Avalanche Advisory for Wednesday, January 31, 2018

Huntington Ravine has LOW avalanche danger. All forecast areas have Low avalanche danger. Watch for unstable snow on isolated terrain features.

Tuckerman Ravine has LOW avalanche danger. All forecast areas have Low avalanche danger. Watch for unstable snow on isolated terrain features. The Little Headwall is not rated due to a lack of snow.  The Lip still contains a large void in the snowpack from the wet avalanche on January 12 or 13.

AVALANCHE PROBLEM: A firm and icy snowpack with some areas of mostly stubborn wind slab mark our terrain. These wind slabs are unlikely to produce an avalanche but are worth evaluating for signs of a weak bond to snow beneath and a tendency to sustain a crack along the surface. The wind slabs in question are easily visible and identified by contrast to the gray and dirtier looking, refrozen snow. You may find these slabs beneath steep pitches of ice and in other wind sheltered locations.

WEATHER: The temperature at Hermit Lake this morning is -2F and -10F on the summit with a NW wind in the low 60’s mph and gusting to 70 mph. Temps on the summit will warm to around 10F by nightfall as winds shift to the southwest. Wind speeds will diminish through mid-day before ramping up again as southwest flow brings clouds and light snow. Snow will start late in the day so is unlikely to create avalanche concerns though visibility may be reduced by snowfall and flat light. Scattered snow showers or light snow will continue through tomorrow and may refresh the snow coffers at higher elevations with up to 4-6” new snow by Friday morning. West winds combined with the new snow may create some unstable wind slabs tomorrow and Friday.

SNOWPACK: The dominant feature of the snowpack remains the widespread knife hard, ice glazed surface. Crampons are necessary to climb beyond low angle terrain due to this slick, hard surface. Stability tests and travel in Left Gully to the choke, about ¾ of the way up, last weekend showed that the older wind slab was well bonded to this icy surface. Nearer the surface, firmer (1F) wind slab over the thicker 4F slab created a clean shear at the interface between these two layers but neither layer showed any desire to propagate a crack much beyond your feet. No avalanche activity has been reported in these wind slabs. Elsewhere, the firm snow provides for quick and efficient cramponing but is an unforgivingly fast surface if you stumble so stay vigilant!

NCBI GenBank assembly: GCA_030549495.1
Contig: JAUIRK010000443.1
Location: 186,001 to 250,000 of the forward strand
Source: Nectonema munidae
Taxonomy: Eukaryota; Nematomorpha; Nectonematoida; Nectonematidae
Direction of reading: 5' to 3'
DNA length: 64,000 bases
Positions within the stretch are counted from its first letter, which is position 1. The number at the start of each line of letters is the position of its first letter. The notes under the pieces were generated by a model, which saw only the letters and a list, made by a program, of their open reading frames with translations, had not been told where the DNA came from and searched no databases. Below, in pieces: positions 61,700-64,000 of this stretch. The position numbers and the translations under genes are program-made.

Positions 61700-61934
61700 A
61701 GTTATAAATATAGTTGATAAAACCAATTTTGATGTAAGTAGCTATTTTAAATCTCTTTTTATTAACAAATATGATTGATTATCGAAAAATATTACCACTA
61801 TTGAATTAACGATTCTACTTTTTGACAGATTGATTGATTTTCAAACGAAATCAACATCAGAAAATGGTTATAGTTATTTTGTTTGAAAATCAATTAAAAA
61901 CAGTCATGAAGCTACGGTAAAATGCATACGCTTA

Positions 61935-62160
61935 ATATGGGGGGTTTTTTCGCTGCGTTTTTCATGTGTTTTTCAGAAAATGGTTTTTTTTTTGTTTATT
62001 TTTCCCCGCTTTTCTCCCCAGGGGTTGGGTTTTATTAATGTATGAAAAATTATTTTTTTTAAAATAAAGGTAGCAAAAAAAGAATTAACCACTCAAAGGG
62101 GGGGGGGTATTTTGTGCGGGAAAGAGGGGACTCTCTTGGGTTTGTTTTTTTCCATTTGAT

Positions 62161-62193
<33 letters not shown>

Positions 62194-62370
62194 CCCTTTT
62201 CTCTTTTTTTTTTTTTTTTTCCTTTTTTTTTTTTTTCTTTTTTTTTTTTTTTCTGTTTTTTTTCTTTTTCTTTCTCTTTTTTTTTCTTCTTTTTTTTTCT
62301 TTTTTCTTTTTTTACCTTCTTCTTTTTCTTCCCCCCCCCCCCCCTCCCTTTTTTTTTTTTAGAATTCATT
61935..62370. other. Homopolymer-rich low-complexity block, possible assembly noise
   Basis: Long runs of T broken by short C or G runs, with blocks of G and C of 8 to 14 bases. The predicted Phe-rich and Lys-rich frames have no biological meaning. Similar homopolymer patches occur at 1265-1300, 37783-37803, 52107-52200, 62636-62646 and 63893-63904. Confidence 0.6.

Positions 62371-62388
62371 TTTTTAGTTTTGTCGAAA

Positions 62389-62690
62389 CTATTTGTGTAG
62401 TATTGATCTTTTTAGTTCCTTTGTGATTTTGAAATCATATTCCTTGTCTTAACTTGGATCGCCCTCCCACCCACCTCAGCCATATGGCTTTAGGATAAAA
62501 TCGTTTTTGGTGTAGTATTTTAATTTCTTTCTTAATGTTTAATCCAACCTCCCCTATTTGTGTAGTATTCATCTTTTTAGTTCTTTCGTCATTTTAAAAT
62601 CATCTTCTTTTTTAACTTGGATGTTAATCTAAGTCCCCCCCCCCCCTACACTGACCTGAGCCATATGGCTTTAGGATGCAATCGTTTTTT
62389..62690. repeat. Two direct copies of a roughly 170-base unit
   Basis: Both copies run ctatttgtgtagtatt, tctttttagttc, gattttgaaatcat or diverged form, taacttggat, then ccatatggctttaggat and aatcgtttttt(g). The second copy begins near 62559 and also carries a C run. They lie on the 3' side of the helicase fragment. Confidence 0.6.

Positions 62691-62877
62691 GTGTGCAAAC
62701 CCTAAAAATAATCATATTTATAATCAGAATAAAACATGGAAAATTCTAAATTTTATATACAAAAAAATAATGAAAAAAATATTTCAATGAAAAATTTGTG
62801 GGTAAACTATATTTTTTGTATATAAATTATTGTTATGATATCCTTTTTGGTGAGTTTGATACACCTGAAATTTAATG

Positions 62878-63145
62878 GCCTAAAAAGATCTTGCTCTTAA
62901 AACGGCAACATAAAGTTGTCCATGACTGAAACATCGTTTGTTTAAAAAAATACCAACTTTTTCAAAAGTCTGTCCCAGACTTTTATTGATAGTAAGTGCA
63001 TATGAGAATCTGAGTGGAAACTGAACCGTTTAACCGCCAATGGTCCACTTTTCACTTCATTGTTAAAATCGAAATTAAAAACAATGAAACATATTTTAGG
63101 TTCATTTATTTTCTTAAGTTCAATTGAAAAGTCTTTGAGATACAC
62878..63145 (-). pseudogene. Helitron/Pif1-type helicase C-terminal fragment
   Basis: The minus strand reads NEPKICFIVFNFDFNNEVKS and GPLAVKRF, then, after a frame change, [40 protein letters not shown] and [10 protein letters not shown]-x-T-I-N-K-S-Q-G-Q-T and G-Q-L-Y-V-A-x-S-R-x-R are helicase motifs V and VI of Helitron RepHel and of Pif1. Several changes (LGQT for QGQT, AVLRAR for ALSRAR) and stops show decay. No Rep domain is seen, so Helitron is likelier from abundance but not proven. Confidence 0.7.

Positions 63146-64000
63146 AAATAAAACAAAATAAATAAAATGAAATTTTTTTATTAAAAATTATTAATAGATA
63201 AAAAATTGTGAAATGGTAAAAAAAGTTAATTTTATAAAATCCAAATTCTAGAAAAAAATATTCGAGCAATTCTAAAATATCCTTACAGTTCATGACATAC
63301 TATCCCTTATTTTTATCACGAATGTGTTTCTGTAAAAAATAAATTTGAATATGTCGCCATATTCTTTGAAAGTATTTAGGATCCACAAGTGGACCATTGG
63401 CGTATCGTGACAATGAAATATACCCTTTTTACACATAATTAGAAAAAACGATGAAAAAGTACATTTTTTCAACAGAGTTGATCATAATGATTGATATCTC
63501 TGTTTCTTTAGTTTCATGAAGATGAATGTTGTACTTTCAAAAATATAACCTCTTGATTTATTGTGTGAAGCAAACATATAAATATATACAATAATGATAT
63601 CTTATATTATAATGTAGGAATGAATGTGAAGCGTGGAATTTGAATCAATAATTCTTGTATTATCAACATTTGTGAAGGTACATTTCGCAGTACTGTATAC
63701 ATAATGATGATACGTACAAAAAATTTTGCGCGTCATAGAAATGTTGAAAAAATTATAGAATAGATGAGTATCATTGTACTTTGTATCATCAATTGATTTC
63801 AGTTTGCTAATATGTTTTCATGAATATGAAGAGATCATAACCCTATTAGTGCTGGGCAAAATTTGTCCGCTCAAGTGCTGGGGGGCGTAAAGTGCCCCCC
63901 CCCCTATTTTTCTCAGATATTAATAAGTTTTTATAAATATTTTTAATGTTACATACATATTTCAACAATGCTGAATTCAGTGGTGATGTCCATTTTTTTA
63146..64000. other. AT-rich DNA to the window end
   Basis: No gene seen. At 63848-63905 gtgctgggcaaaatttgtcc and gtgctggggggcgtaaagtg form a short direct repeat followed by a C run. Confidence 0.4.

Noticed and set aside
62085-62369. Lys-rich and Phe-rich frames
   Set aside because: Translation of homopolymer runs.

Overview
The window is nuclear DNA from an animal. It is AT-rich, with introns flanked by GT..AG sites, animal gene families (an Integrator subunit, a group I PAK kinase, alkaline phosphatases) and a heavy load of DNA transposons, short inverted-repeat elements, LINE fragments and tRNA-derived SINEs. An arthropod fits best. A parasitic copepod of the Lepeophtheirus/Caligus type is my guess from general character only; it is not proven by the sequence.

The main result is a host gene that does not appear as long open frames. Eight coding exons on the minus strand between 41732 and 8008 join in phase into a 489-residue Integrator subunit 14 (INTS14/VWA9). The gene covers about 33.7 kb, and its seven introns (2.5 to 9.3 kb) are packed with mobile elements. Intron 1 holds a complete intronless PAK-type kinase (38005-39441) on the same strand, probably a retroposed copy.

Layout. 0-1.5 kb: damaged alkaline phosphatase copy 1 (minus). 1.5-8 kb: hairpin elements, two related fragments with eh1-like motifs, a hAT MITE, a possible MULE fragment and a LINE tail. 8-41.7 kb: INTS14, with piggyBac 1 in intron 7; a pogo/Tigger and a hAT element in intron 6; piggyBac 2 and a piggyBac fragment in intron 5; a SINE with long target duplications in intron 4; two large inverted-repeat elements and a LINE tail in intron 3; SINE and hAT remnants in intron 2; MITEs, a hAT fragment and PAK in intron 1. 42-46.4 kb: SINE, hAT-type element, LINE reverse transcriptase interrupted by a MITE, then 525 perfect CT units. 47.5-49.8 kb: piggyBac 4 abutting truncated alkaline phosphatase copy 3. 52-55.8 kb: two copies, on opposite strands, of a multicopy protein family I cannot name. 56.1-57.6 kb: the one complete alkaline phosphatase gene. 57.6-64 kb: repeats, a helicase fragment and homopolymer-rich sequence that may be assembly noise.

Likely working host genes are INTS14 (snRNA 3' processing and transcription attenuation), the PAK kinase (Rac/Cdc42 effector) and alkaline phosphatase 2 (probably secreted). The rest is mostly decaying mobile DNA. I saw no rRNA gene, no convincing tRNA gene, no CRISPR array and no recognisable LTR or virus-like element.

Microspikes and crampons are key tools for travel today. Crampons are needed on the steeper slopes and above treeline. Conditions on the Sherburne Ski Trail remain grim though passable for those desperate for a lap. Seems like the folks running to and from Hermit Lake and the summit yesterday had the right idea.

Please Remember:
• Safe travel in avalanche terrain requires training and experience. This advisory is just one tool to help you make your own decisions in avalanche terrain. You control your own risk by choosing where, when, and how you travel.
• Anticipate a changing avalanche danger when actual weather differs from the higher summits forecast. For more information contact the Forest Service Snow Rangers, the AMC at the Pinkham Notch Visitor Center, or the caretakers at Hermit Lake Shelters or Harvard Cabin.
• Posted 7:30 a.m., Wednesday, January 31, 2018. A new advisory will be issued tomorrow.

Frank Carus, Snow Ranger
USDA Forest Service
White Mountain National Forest
(603) 466-2713 TTY (603) 466-2856